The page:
PostgreSQL Tutorial: Monitoring large tables

January 28, 2024

Summary: in this tutorial, you will learn how to monitor large tables in PostgreSQL.

Which are large tables?

PostgreSQL provides a dedicated function, pg_relation_size, to compute the actual disk space used by a specific table or index. We just need to provide the table name. In addition to the main data files, there are other files (called forks) that can be measured by specifying an optional second argument. These include the visibility map (VM), the free space map (FSM), and the initialization fork for unlogged objects.

The following basic query will tell us the 10 largest tables:

WITH tables AS (
  SELECT current_database() AS dbname, n.nspname AS schema, c.relname,
         pg_relation_size(c.oid) AS size
  FROM pg_class c, pg_namespace n
  WHERE c.relnamespace = n.oid AND c.relkind = 'r'
  ORDER BY size DESC
  LIMIT 10
)
SELECT dbname, schema, relname,
       pg_size_pretty(size) AS relsize
FROM tables
WHERE size > pg_size_bytes('1 GB');

The tables are shown in descending order of size, with at the most 10 rows displayed. In this case, we look at all the tables in current database.

Cumulative statistics on the table

A simple select * from pg_stat_user_tables will show statistics about accesses to the tables, with one line for each table in the current database, and the key columns:

  • Sequential scan count (seq_scan): The seq_scan column in the pg_stat_all_tables view represents the total count of sequential scans performed on a particular table. A high number of sequential scans may indicate that appropriate indexes are missing or underutilized.
  • Index scan count (idx_scan): Number of index scans initiated on this table.
  • Inserted rows (n_tup_ins): Number of rows inserted.
  • Updated rows (n_tup_upd): Number of rows updated (includes HOT updated rows).
  • Deleted rows (n_tup_ins): Number of rows deleted.
  • Hot updates count (n_tup_hot_upd): We can calculate the HOT updates ratio for the most updated tables using this column data. The columns n_tup_upd and n_tup_hot_upd in this view represent the total number of regular and HOT updates for each individual table. The “good” tables are those with a high HOT rate; we should pay attention to tables with a high write count but a low or zero HOT rate. Changes to fillfactor settings are the general norm for these and allow free space to be reserved for when additional rows are added and tables are expanded. The presence of reserved space ensures that pages’ rows will be updated, and it greatly increases the likelihood that a HOT update will take place.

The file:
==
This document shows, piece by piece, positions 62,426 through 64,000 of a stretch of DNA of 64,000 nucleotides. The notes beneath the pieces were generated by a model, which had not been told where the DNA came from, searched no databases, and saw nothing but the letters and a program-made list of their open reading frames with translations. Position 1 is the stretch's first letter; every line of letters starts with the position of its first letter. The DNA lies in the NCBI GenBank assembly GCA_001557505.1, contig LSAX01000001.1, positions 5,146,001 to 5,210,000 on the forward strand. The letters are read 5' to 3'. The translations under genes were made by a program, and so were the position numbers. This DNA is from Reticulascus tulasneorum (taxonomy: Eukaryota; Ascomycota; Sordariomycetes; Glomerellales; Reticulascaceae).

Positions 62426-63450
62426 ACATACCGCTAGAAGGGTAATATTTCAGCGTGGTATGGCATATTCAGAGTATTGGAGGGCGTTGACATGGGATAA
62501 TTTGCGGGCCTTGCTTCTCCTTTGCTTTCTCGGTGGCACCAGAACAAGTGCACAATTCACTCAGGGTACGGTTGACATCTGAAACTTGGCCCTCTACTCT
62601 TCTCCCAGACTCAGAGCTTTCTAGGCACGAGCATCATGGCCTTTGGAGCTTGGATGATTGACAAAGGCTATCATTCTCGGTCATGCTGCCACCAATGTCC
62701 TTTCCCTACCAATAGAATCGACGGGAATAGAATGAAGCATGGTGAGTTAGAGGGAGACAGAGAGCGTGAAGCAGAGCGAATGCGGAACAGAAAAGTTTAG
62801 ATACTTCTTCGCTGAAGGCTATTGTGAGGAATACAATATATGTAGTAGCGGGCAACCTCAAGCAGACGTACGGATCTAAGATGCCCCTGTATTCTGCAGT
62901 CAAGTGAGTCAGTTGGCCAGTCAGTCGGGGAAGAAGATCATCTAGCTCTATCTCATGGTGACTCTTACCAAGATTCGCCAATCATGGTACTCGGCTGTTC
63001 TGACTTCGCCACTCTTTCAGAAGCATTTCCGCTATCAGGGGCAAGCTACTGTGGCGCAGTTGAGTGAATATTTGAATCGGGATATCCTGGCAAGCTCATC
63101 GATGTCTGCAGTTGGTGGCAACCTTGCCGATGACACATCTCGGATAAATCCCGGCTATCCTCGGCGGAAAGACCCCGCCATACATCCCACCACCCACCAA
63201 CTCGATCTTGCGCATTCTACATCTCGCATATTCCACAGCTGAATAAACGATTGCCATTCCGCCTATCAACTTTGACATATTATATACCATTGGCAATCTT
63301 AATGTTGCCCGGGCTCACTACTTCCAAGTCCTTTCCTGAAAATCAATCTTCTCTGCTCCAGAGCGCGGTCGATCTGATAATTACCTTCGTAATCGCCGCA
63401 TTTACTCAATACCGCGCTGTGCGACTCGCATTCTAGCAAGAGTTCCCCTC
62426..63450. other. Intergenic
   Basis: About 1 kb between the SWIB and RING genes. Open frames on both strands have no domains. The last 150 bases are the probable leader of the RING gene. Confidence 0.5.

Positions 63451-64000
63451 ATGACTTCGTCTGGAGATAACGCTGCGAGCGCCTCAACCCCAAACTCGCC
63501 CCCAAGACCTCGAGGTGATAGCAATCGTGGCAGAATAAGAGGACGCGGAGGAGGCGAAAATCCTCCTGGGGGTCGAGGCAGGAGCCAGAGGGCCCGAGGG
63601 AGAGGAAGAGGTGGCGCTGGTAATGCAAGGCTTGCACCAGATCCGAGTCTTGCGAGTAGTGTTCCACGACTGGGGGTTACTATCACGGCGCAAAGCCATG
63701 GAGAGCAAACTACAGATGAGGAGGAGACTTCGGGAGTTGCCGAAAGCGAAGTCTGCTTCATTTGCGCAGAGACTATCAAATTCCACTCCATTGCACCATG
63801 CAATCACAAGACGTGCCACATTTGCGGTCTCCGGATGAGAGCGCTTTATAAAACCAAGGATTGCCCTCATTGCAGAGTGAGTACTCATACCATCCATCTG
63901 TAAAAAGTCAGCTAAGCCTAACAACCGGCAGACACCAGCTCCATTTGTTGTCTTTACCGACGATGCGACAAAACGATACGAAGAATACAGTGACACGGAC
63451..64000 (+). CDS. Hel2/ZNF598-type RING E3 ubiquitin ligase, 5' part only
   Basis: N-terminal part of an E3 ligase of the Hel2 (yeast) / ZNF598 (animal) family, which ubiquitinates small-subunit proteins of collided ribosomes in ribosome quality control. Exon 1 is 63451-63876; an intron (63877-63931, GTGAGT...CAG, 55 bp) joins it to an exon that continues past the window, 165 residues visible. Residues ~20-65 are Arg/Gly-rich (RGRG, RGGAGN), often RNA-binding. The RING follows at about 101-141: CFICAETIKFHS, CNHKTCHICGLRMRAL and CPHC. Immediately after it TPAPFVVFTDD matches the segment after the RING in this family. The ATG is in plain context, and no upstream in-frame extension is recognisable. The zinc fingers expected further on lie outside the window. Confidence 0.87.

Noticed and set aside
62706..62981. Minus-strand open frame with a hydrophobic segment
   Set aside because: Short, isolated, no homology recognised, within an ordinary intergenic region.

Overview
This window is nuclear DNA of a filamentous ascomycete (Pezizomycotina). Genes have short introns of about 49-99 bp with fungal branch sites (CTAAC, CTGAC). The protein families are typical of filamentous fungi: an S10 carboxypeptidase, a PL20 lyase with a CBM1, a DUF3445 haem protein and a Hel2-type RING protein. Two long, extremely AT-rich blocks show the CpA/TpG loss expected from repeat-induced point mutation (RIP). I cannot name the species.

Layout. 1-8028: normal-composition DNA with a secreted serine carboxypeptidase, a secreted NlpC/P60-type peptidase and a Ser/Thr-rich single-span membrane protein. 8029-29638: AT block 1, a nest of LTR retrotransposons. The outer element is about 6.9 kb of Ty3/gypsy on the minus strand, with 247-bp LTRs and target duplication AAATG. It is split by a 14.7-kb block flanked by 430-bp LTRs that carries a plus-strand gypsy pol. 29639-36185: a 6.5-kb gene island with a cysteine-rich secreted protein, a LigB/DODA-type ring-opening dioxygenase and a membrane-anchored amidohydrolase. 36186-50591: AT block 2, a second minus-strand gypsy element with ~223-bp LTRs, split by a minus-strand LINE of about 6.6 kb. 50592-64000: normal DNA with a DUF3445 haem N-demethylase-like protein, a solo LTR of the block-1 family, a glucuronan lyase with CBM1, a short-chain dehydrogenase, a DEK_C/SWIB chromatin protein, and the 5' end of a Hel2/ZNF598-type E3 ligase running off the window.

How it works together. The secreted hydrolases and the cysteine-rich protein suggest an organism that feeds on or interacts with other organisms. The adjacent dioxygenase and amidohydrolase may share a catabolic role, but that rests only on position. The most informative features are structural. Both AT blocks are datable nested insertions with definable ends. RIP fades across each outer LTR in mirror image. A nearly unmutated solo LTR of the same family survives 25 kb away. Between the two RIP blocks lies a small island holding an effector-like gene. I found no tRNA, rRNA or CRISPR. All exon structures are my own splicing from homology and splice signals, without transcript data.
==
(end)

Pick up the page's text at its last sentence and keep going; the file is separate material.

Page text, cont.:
• Fragmented rows (n_dead_tup): It shows an approximate number of dead rows that have had their data removed and are slated to be reused by our datasource when we use a write command like DELETE or UPDATE.

To find old tables inside PostgreSQL, we can run the following query:

SELECT
    schemaname, relname,
    seq_scan, idx_Scan,
    last_seq_scan, last_idx_scan,
    pg_size_pretty(pg_total_relation_size(relid)) AS table_size
FROM
    pg_stat_user_tables
ORDER BY last_seq_scan ASC, last_idx_scan ASC
LIMIT 10;

This query displays a list of all tables sorted by last sequential scan timestamp (column 5) and last index scan timestamp (column 6). The order by clause can also be replaced with seq_scan and idx_scan columns to get tables list which are rarely used.

Statistics on large tables

You can use the following query, to show statistics about accesses to the large tables:

WITH large_tables AS (
  SELECT c.oid AS relid,
         pg_relation_size(c.oid) AS size
  FROM pg_class c
  WHERE c.relkind = 'r'
  ORDER BY size DESC
  LIMIT 10
)
SELECT current_database() AS dbname,
       stat.schemaname, stat.relname,
       pg_size_pretty(large_tables.size) AS relsize,
       stat.seq_scan, stat.seq_tup_read, stat.idx_scan, stat.idx_tup_fetch,
       stat.n_tup_ins, stat.n_tup_upd, stat.n_tup_del, stat.n_tup_hot_upd,
       stat.n_live_tup, stat.n_dead_tup
FROM large_tables
  JOIN pg_stat_user_tables AS stat
    ON large_tables.relid = stat.relid
WHERE large_tables.size > pg_size_bytes('1 GB');

If you have a system that can monitor the values returned by SQL queries, then this can fit into it.

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